Bluesky Social looks rather like the Twitter I remember, and appears to work in similar fashion. Several of the birdy contacts I once followed on Twitter now feature on Bluesky, which was enough to get me dipping a toe at least...

So this is me on Bluesky Social

Setting up my Bluesky profile was fun, especially choosing photos for the banner and avatar. Soon I was reminiscing about my almost nine years in West Dorset, and reliving some of the natural history highlights. It has been something of a blast really, with many top-class birds - and not a few moths - but one of the events with which I am most pleased is undoubtedly the accidental discovery of West Bexington's little colony of Tree Crickets. Hence my Bluesky avatar.

First impressions of Bluesky suggest that it is advert-free. It can't last, but yippee while it does. Also, the few birders I have thus far connected with seem largely to post snippets of news and information, links to new blog posts, etc. Great. I will do likewise.

I have no idea whether the birders I have found on Bluesky have likewise ditched Twitter/X, or are simply doubling up while they test the new waters. Back in 2022 I tried a social media platform called Mastodon, as did several other Twitter users. I found it awkward and clunky, and closed my account ages ago. Perhaps Bluesky will go the same way. We'll see. But in the meantime, find me here: https://bsky.app/profile/notquitescilly.bsky.social

Sunday 25 February 2024

An Evening Out

I can rarely be bothered to attend birding-related 'events', so Friday evening was rather out of character. However, the title - In Conversation with Magnus Robb and Killian Mullarney - was hard to resist. And as the venue was just down the road, at Wareham in Dorset, well...

L to R: Lucy McRobert, Magnus Robb, Mark Constantine, Killian Mullarney; in the foreground, rear views of Paul Morton and René Pop.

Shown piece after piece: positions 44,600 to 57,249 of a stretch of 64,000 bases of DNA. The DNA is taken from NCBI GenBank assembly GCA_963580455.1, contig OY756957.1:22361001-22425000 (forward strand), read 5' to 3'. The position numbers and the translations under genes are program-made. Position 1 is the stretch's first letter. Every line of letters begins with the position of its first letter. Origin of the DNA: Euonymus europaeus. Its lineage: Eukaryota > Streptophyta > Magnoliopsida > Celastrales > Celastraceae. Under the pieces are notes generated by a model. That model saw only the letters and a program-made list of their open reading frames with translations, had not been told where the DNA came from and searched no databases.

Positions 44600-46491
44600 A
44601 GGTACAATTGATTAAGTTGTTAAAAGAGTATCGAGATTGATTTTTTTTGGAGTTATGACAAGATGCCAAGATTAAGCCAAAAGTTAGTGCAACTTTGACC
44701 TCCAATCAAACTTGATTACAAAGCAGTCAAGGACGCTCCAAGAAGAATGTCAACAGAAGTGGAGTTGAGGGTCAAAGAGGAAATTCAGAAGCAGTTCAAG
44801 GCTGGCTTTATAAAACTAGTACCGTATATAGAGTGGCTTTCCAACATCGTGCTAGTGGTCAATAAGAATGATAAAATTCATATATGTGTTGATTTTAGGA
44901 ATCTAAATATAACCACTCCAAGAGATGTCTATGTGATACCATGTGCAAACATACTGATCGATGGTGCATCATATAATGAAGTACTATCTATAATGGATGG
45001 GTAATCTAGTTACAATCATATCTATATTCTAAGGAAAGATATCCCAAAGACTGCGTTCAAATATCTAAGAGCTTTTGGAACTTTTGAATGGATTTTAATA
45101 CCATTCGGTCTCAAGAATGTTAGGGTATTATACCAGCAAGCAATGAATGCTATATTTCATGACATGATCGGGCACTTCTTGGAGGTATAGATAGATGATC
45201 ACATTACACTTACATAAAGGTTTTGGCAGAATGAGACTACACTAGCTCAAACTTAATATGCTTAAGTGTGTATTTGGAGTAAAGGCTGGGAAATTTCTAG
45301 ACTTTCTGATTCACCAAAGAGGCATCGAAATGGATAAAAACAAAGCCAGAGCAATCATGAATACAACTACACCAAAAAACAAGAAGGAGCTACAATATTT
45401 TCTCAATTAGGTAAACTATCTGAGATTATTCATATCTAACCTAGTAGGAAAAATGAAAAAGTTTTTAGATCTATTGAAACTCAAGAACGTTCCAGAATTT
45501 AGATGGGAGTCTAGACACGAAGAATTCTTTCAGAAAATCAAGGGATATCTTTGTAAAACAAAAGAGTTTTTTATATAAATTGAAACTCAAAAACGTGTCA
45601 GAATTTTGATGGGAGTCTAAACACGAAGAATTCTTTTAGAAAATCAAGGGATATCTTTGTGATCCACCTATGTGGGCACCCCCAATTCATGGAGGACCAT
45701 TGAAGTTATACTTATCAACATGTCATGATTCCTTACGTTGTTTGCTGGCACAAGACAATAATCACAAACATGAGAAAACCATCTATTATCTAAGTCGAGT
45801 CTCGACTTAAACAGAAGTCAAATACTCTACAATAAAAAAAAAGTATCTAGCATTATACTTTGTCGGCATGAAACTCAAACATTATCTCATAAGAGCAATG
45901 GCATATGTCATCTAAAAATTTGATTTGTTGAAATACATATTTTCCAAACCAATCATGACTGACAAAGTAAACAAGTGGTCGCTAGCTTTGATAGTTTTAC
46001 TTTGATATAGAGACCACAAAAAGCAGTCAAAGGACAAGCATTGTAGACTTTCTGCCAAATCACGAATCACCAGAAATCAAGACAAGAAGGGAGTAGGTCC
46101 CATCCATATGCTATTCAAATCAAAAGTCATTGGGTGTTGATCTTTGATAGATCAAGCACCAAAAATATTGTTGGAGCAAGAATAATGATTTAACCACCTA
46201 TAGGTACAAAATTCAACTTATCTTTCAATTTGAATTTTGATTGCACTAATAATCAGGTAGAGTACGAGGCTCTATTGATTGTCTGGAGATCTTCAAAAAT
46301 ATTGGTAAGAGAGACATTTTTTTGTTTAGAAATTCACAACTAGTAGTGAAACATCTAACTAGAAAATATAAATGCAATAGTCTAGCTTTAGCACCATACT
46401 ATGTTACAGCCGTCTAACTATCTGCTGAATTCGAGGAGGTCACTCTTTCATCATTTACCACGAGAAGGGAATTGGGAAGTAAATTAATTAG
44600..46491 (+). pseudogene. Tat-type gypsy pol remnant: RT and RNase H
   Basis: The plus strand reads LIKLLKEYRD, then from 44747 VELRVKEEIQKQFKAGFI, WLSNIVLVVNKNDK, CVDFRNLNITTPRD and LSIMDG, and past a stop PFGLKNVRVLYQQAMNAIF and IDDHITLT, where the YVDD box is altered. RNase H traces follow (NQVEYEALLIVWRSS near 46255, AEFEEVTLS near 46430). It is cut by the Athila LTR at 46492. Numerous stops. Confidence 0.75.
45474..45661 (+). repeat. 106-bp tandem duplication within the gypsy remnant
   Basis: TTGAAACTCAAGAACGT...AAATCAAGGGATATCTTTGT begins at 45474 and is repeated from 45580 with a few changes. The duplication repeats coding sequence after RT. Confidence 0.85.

It was basically a showcase of some of the work carried out by the Sound Approach team, and 'in conversation' aptly describes the evening's vibe. Just in case you don't know, a brief sketch of the main protagonists...

Magnus Robb is a bird sound-recording nutter who conveys his passion with infectious enthusiasm. In 2007 he responded to an email from me about a suspected Iberian Chiffchaff discovered by Steve on Beer Head. I had attached a handful of sound clips extracted from a video that Karen Woolley made, and Magnus helpfully confirmed the ID for us, at the same time introducing me to the term 'plastic song'. He lives in Portugal, and for some reason I had always assumed he was Dutch or Scandinavian or something, so the Scottish accent was a bit of a surprise. Among other roles, he looks after the ever-growing Sound Approach library of recordings.

Killian Mullarney is one of my bird-illustrator heroes. I first encountered his work 40 years ago in a seminal BB paper about the identification of stints and 'peeps' by himself and Peter Grant. The plate of Black-tailed Godwits in the photo above (from the upcoming Sound Approach book on waders) is an example of his astonishing skill, though anyone who owns a copy of the Collins Bird Guide will already be familiar with it.

Mark Constantine is a keen Dorset birder, based in Poole. He is also a founder of Lush Cosmetics and, along with Arnoud van den Berg and René Pop (co-founders in 1979 of the Dutch Birding Association, and both present in the audience), founder of The Sound Approach. His fascination with bird sounds (along with the ability to facilitate expeditions and research) has resulted in a lot of new knowledge in this area.

I took a few photos through the evening, but they're a bit samey. Still, one or two are worth a look, if only for the screen in the background...

Magnus telling us about a close encounter with Little Curlews, or Little Whimbrels if you're stuck in the past like me.

Killian inadvertantly imitating a Little Curlew in flight, as depicted on the screen. His tale involved mucking up a golden opportunity to capture the bird's song by forgetting to switch on the recorder. I could empathise.

Those two Little Curlew stories took place in Australia and Outer Mongolia respectively, and one aspect which came through strongly during the evening was the profligate consumption of aviation fuel involved in the Sound Approach endeavours. And once again I found myself at odds with how some of the 'birding community' goes about things. Sigh...

So yes, a fascinating evening - very much so - but...